- Associated Press - Monday, February 2, 2015

ST. PAUL, Minn. (AP) - As Minnesota’s debate over police body-camera footage revs up, Gov. Mark Dayton said Monday that the data captured “needs to be confined and carefully limited.”

But weighing in for the first time, Dayton said he’s still searching for middle ground between those who want to lock down the footage and those who think some public access would further policing transparency goals.

He said the images can be helpful for law enforcement and for checking whether officers overstep their authority, but there should be limits.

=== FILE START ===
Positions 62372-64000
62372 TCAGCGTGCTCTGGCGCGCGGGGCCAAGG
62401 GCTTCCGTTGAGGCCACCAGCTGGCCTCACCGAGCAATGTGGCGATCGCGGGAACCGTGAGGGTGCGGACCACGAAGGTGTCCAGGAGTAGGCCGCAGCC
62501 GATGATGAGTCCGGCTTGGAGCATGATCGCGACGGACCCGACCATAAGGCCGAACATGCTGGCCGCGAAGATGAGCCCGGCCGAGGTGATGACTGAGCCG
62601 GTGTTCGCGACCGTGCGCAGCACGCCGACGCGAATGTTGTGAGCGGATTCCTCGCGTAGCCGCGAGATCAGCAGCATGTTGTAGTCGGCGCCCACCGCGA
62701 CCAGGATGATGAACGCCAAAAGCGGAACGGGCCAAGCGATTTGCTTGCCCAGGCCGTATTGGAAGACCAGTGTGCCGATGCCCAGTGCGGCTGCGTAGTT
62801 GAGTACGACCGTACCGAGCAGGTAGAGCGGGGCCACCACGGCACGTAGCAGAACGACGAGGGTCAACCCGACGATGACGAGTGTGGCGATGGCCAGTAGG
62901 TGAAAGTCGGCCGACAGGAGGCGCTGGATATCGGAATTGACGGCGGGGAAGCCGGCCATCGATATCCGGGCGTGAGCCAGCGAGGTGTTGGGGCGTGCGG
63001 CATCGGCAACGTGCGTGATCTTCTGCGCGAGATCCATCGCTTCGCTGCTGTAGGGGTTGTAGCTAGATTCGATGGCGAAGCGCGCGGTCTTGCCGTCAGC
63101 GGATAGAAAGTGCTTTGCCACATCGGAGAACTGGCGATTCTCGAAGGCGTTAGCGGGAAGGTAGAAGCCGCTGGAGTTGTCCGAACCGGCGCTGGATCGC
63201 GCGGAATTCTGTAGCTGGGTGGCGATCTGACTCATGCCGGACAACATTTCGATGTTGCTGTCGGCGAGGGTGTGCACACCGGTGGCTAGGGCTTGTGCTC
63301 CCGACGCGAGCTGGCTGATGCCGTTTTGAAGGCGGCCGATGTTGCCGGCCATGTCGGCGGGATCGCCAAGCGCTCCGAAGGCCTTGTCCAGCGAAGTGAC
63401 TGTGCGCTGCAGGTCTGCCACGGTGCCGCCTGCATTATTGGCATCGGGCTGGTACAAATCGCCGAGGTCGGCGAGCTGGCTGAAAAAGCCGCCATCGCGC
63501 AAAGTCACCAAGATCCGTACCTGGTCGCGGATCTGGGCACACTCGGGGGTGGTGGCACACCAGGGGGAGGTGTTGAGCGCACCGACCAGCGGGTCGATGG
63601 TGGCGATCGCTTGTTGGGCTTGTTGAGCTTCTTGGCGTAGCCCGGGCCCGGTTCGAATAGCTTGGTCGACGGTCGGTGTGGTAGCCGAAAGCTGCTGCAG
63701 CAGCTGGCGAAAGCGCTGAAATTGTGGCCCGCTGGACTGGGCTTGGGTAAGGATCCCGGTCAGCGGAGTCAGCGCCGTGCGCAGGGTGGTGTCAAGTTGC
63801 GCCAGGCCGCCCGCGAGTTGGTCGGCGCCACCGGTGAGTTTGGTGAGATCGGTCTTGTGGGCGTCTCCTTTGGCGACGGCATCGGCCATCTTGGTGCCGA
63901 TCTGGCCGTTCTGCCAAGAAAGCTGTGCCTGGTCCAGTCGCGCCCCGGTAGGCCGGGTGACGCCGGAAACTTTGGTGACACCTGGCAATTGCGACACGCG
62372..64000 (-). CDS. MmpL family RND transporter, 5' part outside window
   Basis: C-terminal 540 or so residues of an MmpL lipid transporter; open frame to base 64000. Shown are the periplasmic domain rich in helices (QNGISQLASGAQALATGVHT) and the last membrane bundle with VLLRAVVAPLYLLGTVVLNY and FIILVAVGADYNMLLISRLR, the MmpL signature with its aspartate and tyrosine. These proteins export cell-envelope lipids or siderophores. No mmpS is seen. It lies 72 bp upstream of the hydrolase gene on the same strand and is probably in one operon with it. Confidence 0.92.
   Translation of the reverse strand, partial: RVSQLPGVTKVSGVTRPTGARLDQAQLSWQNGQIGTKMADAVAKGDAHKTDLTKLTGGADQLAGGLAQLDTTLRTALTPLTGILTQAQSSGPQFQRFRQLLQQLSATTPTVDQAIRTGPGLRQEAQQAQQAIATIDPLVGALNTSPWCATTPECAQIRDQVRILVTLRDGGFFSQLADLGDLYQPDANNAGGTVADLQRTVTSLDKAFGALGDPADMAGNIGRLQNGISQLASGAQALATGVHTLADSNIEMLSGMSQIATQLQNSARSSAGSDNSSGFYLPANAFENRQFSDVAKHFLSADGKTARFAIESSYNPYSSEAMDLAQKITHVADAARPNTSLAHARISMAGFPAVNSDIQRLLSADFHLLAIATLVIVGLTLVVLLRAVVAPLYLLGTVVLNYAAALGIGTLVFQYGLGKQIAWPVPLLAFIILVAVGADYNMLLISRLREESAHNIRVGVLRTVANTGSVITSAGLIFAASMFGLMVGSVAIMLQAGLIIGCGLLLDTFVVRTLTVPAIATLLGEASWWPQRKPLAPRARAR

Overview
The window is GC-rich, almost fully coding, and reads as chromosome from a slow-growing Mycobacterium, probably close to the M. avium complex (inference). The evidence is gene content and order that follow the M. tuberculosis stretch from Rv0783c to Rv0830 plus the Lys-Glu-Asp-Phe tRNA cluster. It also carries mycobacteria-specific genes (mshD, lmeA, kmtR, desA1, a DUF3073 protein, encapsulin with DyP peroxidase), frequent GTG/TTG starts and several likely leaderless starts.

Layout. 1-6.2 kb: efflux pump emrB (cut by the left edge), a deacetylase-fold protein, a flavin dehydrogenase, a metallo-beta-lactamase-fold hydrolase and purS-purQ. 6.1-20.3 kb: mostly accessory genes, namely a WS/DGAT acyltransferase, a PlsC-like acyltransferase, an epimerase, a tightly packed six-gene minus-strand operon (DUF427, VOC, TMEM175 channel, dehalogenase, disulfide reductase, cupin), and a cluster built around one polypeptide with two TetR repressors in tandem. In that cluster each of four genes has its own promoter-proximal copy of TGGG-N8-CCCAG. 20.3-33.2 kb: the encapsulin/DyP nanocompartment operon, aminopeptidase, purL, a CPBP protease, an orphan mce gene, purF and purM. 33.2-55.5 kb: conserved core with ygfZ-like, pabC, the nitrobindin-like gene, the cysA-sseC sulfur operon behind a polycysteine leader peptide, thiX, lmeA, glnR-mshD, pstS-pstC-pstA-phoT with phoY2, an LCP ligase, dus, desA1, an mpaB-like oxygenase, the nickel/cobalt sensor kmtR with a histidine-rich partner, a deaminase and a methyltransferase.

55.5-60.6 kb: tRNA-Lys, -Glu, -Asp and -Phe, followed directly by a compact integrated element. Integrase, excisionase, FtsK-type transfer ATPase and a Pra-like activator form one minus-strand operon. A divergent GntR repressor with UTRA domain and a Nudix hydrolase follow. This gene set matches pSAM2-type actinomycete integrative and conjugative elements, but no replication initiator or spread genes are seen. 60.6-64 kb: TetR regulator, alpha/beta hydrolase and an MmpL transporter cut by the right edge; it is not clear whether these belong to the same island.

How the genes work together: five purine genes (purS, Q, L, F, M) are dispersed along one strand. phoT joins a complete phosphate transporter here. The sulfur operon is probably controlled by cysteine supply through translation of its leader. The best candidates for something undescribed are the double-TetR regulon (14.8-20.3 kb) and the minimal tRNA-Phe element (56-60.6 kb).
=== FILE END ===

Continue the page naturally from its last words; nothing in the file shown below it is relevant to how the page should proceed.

“You don’t want people coming in with cameras for accountability and then making that widely available to the public,” Dayton said.

Bills introduced in the House and Senate would make body-cam data available only to police, video subjects and those involved in carrying out cases. Proponents say it protects privacy by sparing people from having intimate or embarrassing moments broadcast widely. Some community groups say the bill goes too far and defeats accountability aspects of body cameras.

Dayton says he plans to consult with public safety officials within his administration before staking out a formal position.


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